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transform-less AC voltmeter

unknown77799

New Member
I was assigned to make a voltmeter using a breadboard and an Atmega328 that measure both AC and DC currents. I am struggling with the AC part of the voltmeter as I am required to do it without a transformer. Everything else works fine, anyone please recommend what to do I am so confused. Thanx a lot
 

unknown77799

New Member
So am I supposed to make another DC meter circuit with a rectifier in front of it or is it possible to add the rectifier in the same circuit? sorry if the question seems dumb, I am only a mere student and have little knowledge about electronics.
 

Les Jones

Well-Known Member
Is your restriction that you need to power you meter from the AC supply or is the restriction on just scaling the voltage down to a level to feed into the ADC on the ATMEGA 328 ?

Les.
 

unknown77799

New Member
Is your restriction that you need to power you meter from the AC supply or is the restriction on just scaling the voltage down to a level to feed into the ADC on the ATMEGA 328 ?

Les.
I think it is just scaling down but here is the task regarding AC signal sensing attached. Again sorry for the hassle but this is my first ever electronics project and I have a poor background of electronics.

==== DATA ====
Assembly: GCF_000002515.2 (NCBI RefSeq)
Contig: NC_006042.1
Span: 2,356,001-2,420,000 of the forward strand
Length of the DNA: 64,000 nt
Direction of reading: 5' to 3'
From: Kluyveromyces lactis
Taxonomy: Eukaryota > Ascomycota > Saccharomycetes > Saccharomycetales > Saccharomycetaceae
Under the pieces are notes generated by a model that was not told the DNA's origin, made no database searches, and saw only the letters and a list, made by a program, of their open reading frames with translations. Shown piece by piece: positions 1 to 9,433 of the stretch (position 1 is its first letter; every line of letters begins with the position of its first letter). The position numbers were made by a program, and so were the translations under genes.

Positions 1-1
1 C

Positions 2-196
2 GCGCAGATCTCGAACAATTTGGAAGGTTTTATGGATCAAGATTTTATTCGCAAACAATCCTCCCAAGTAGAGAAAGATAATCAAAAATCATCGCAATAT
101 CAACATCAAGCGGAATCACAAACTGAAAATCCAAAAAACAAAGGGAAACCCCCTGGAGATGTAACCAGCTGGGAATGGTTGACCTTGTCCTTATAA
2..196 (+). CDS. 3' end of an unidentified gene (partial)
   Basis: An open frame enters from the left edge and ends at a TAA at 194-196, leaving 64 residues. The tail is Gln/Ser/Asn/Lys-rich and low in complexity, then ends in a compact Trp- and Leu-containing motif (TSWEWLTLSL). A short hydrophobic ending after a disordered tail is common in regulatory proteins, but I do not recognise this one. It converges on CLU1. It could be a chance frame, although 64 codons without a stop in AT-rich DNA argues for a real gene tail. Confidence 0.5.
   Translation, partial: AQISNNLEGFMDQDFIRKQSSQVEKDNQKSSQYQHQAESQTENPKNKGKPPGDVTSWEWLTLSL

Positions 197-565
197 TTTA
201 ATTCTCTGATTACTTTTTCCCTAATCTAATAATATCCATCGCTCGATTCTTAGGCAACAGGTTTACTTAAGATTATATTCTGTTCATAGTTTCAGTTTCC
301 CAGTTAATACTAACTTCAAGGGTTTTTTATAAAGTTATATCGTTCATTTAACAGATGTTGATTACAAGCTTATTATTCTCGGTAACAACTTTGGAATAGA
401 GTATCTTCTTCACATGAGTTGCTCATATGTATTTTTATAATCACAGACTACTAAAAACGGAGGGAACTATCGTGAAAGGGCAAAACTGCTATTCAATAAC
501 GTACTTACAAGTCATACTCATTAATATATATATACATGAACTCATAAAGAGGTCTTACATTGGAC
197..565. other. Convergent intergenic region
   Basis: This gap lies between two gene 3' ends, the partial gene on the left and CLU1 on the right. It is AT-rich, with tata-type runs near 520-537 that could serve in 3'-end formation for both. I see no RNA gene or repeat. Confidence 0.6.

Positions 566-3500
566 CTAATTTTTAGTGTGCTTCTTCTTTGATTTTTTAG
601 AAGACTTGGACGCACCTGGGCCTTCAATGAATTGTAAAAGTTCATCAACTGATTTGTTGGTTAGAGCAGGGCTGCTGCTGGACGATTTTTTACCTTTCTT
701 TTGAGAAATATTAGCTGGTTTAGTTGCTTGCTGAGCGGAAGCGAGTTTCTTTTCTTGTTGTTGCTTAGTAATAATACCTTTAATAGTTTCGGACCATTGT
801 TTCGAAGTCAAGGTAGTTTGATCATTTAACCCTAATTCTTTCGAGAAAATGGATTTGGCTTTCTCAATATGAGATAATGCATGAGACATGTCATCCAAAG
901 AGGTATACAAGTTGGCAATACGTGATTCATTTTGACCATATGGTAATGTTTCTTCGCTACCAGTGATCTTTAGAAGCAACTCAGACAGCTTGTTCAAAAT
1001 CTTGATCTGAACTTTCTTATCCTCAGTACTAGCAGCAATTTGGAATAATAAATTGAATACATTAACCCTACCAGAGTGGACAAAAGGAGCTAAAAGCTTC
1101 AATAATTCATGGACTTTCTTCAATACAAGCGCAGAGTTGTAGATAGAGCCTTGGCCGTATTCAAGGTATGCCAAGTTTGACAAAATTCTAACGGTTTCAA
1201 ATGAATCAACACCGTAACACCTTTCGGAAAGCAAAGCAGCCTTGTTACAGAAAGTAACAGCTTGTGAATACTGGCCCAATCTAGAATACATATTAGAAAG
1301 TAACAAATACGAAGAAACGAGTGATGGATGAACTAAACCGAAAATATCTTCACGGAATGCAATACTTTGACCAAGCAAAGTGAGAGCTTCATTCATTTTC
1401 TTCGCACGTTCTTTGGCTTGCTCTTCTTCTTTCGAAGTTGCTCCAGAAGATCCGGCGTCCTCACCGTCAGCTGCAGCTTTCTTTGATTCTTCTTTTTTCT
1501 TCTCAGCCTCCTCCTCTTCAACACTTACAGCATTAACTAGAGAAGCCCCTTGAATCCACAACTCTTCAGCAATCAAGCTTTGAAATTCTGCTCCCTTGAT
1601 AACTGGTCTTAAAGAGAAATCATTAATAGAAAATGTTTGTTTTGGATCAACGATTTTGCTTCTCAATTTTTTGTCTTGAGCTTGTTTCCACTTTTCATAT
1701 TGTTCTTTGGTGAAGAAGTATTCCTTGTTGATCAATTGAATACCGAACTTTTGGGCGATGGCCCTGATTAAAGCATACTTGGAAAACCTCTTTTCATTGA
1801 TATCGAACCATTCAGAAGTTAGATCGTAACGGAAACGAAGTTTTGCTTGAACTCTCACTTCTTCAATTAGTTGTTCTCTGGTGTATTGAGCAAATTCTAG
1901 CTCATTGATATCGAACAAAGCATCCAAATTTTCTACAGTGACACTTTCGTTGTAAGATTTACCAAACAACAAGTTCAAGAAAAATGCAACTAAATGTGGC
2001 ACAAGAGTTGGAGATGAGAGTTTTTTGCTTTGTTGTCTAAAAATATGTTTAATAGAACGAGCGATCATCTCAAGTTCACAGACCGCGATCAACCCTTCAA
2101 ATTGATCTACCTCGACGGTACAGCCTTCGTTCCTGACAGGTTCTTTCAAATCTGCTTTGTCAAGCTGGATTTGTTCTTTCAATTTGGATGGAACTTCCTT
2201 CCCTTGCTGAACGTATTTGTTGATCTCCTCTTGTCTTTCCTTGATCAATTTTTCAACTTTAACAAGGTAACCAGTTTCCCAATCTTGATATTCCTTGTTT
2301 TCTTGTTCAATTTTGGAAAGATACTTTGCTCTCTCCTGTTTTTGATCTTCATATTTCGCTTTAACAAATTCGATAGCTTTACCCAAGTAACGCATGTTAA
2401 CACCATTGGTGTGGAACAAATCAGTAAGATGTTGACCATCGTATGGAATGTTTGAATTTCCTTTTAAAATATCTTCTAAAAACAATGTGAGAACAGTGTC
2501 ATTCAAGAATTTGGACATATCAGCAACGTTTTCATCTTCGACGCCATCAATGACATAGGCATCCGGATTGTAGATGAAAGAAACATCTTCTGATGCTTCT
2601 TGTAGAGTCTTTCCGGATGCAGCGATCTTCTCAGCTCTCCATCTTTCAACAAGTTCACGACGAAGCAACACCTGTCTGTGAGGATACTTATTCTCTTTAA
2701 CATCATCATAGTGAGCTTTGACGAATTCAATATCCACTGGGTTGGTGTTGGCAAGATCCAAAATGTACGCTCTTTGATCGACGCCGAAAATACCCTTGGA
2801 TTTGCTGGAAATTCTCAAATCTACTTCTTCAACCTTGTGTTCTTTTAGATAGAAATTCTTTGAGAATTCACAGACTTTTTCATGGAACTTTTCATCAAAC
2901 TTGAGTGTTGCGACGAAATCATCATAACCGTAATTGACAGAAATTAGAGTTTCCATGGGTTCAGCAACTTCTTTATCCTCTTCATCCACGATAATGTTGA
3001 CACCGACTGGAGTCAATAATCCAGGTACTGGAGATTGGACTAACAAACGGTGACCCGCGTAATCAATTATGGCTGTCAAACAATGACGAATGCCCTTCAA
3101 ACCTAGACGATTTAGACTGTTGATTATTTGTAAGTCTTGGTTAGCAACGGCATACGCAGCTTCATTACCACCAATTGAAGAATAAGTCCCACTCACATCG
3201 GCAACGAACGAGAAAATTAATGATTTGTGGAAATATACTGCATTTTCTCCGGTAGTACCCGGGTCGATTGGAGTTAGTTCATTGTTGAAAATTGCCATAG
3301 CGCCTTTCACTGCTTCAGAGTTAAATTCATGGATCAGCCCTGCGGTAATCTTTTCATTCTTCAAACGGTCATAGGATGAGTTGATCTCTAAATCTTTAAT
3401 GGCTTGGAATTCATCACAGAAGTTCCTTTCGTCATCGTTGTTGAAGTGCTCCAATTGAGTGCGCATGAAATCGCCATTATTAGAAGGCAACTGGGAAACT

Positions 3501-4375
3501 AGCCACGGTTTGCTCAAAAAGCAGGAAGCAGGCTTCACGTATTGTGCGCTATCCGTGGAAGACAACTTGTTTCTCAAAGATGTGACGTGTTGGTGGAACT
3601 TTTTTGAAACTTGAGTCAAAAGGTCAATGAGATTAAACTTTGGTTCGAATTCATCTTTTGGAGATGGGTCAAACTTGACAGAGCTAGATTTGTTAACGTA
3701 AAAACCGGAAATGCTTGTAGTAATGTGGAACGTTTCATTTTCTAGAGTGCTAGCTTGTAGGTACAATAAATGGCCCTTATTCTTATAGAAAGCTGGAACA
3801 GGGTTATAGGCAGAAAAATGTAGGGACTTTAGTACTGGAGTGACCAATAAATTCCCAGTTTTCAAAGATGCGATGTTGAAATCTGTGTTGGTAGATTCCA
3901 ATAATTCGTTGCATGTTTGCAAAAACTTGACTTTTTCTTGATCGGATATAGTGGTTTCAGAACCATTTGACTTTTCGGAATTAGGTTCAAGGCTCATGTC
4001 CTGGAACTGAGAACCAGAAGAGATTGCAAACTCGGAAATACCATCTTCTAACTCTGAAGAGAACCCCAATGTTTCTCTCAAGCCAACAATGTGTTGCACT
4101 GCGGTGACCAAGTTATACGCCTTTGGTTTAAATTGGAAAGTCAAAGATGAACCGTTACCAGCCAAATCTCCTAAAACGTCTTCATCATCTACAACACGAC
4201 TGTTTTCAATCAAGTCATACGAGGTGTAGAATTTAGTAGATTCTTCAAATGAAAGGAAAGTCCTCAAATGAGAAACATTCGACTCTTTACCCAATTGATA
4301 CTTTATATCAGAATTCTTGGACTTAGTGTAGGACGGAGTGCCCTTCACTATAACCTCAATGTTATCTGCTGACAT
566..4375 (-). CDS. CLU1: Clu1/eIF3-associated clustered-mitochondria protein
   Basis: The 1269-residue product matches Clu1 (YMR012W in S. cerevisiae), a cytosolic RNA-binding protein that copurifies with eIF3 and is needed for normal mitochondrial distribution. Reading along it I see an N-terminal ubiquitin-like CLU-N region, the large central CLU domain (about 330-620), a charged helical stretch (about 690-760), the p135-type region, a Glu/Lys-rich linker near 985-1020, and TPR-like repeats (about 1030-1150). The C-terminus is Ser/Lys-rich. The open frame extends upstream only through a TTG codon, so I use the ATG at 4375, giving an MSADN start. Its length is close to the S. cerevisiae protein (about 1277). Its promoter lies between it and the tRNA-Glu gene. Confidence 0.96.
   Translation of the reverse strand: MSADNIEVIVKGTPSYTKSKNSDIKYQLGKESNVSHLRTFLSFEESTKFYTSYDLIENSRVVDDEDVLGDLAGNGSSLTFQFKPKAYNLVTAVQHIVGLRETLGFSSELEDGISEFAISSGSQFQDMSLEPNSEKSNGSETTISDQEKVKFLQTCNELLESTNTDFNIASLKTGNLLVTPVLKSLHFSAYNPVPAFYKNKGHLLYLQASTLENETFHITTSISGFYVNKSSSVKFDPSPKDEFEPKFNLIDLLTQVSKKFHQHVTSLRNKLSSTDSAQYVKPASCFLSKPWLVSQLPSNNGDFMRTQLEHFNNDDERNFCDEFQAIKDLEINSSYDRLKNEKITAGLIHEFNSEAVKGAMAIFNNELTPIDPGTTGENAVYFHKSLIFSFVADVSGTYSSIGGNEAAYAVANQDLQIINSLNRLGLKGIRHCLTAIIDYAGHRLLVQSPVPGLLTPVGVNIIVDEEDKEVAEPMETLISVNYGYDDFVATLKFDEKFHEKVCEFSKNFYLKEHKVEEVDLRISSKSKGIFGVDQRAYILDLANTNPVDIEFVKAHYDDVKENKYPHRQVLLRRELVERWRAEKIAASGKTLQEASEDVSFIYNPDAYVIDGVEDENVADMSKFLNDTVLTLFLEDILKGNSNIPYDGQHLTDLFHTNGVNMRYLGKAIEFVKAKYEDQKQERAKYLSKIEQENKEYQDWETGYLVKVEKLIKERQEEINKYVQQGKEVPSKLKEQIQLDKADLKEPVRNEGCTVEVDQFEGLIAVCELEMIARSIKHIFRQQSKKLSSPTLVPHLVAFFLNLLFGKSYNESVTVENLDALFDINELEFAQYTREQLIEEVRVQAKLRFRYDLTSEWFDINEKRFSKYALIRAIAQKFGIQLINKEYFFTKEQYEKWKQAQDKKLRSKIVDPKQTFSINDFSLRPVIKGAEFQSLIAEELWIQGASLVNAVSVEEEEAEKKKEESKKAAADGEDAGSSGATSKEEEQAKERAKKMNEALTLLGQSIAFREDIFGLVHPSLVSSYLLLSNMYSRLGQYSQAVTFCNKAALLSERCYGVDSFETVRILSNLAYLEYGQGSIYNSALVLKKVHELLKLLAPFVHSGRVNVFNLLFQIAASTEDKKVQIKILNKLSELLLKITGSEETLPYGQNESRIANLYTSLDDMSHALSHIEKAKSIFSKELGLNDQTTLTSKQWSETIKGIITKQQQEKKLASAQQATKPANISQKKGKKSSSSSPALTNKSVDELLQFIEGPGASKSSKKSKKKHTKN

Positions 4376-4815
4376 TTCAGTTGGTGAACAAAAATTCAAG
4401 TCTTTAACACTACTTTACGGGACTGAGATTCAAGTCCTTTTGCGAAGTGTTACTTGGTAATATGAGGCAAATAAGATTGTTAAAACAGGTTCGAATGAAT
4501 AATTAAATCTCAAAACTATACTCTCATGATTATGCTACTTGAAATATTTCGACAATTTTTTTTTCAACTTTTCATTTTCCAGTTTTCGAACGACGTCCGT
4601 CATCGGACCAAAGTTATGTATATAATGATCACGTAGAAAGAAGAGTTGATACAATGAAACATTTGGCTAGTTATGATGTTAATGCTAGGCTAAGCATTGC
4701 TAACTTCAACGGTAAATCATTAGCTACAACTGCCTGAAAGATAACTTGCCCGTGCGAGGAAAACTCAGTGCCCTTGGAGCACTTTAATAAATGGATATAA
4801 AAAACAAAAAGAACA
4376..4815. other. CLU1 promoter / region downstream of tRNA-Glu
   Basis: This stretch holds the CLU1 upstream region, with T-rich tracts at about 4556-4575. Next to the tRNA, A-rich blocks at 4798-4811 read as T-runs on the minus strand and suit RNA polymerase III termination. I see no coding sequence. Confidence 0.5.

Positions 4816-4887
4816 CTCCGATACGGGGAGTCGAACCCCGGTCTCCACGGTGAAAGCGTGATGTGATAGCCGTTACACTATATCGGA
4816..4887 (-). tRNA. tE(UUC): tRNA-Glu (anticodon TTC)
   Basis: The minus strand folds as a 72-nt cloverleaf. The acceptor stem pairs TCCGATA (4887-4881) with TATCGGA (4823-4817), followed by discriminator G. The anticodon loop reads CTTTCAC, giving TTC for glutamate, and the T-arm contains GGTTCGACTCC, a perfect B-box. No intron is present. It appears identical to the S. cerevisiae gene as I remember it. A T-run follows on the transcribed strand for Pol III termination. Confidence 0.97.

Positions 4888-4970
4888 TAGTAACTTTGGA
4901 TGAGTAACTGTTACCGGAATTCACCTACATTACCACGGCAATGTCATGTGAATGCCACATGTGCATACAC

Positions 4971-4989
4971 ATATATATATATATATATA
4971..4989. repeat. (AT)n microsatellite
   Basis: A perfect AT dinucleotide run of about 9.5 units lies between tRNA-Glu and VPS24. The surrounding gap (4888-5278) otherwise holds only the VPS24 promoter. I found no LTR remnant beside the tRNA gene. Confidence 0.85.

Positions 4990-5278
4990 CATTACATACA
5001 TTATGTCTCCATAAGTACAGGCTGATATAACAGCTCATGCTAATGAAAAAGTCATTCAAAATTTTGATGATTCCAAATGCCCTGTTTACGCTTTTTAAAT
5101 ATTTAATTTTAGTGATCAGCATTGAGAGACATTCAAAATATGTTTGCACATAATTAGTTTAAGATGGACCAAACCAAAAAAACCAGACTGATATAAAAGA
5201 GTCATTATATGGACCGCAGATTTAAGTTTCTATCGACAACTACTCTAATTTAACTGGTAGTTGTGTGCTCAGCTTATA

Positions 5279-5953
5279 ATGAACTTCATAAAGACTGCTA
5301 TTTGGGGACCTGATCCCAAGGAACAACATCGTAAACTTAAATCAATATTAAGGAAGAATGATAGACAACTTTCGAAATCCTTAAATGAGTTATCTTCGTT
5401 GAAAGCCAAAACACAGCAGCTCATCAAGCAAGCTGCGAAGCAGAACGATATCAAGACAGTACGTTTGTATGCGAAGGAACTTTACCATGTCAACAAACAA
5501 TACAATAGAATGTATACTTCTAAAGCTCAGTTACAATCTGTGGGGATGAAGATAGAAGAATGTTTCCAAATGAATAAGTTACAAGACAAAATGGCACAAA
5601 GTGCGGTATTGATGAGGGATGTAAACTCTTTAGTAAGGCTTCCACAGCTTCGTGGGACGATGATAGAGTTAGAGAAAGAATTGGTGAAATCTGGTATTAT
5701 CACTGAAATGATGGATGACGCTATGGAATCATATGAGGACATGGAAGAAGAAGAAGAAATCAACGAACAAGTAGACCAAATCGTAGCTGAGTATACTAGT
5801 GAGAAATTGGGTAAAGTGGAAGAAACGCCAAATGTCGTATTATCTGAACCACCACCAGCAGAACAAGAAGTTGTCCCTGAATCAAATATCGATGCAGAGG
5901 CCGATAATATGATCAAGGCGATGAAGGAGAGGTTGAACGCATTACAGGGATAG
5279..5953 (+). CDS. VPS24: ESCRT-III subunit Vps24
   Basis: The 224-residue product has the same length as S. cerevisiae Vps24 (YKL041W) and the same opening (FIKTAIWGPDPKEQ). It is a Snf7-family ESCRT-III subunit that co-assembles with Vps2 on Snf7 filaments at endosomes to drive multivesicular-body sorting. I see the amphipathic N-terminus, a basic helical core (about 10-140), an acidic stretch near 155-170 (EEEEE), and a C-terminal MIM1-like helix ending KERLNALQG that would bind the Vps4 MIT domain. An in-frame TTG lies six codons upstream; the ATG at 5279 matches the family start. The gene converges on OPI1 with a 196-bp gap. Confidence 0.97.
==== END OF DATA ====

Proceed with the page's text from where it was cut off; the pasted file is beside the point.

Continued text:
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KeepItSimpleStupid

Well-Known Member
Most Helpful Member
You basically assume you have sine wave input (e.g. 50- 60 Hz), precision rectify, and multiplay by a fudge factor that would read RMS. The average is a mathematical average.

e.g. Vac = k*Average(abs(V(t))

K, you can find with mathematics. https://www.wolframalpha.com/input/?i=ave+(abs(sin(t)))+t=1+to+2*PI

So k is about 1/0.68 the average value. Hope I did the math right.

If you put a numbers in I know derived from 120 VAC, it works out.
 

Nigel Goodwin

Super Moderator
Most Helpful Member
I think it is just scaling down but here is the task regarding AC signal sensing attached. Again sorry for the hassle but this is my first ever electronics project and I have a poor background of electronics.
The PDF seems to have little or no relation to your original question?, and actually explains what you need to do - simple attenuator, and add a DC offset.
 

ronsimpson

Well-Known Member
Most Helpful Member
After a quick look at the .pdf; it looks like they don't want a "rectifier". They just want the computer to read voltages in the +/-10 volt range. The computer can not read that so a circuit is made to convert -10 to 0, 0 to 2.5 and +10 to +5. (remember the computer can only see 0 to 5V)

There are several ways to do this.
C1 strips off any DC from the signal to measure.
R2, R3 causes the ADC input to want to go to 2.5V or 1/2 of the supply.
R1 & (R2//R3) makes a voltage divider. (reduces the voltage down to what the computer can read)

119388
From the .pdf your posted: The -10 to +10V signal gets changed to 0 to +5V for the computer to read.
119389
 

KeepItSimpleStupid

Well-Known Member
Most Helpful Member
I agree. making a multimeter and the assignment don't really agree. Anyway, I mentioned how making an AC voltmeter might work.

Do what's asked.
 

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